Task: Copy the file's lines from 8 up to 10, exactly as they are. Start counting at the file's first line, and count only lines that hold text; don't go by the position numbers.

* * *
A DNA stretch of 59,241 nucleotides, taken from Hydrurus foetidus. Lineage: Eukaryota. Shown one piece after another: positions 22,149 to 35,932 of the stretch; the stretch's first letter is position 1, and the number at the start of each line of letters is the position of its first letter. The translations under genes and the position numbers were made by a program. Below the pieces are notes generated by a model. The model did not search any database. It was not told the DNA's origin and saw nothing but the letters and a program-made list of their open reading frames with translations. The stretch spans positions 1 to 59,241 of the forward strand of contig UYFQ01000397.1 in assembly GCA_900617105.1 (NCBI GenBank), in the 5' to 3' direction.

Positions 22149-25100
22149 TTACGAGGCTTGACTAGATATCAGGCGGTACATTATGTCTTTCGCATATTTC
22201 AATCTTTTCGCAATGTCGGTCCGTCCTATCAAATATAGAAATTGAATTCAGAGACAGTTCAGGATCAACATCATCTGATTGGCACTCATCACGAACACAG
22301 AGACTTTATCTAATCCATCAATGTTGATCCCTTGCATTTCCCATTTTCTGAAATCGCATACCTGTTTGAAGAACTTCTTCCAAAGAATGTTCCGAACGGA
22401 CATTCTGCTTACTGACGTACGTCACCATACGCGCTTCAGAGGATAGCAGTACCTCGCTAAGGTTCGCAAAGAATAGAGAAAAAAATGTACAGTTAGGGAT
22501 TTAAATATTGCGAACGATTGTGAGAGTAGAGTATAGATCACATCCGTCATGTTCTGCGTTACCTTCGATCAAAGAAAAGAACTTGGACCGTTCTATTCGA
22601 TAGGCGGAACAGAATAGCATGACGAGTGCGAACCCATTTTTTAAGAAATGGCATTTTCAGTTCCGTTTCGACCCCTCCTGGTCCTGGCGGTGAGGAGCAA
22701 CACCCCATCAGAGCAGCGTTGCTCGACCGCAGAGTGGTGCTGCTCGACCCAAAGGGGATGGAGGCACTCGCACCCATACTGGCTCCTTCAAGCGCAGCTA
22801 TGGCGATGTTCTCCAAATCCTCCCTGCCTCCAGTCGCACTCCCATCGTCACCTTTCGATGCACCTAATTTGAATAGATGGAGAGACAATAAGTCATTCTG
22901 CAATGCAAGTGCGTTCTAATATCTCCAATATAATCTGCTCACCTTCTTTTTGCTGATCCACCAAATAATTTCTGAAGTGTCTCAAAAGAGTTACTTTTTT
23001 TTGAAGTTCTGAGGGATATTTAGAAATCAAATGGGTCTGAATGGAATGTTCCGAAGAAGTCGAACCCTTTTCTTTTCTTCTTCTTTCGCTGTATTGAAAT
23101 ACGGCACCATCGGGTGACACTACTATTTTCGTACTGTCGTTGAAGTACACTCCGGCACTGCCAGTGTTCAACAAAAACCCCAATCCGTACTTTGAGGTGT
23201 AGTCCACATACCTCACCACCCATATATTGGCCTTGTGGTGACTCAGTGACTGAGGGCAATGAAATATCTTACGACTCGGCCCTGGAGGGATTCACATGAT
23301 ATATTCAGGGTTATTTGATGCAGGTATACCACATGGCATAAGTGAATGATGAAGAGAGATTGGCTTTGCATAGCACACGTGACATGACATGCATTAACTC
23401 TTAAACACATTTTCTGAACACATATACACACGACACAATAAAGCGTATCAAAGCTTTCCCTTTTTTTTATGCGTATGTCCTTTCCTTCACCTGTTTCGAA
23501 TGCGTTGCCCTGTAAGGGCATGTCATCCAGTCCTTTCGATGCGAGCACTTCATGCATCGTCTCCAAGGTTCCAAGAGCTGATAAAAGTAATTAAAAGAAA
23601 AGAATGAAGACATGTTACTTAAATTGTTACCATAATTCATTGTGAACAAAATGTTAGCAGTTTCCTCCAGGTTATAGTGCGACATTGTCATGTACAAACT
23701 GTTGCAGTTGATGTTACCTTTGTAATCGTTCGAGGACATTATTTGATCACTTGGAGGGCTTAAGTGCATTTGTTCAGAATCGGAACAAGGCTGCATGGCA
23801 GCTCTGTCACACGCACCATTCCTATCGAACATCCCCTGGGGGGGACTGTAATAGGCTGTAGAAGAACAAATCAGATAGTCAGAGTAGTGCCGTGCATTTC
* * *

22601 TAGGCGGAACAGAATAGCATGACGAGTGCGAACCCATTTTTTAAGAAATGGCATTTTCAGTTCCGTTTCGACCCCTCCTGGTCCTGGCGGTGAGGAGCAA
22701 CACCCCATCAGAGCAGCGTTGCTCGACCGCAGAGTGGTGCTGCTCGACCCAAAGGGGATGGAGGCACTCGCACCCATACTGGCTCCTTCAAGCGCAGCTA
22801 TGGCGATGTTCTCCAAATCCTCCCTGCCTCCAGTCGCACTCCCATCGTCACCTTTCGATGCACCTAATTTGAATAGATGGAGAGACAATAAGTCATTCTG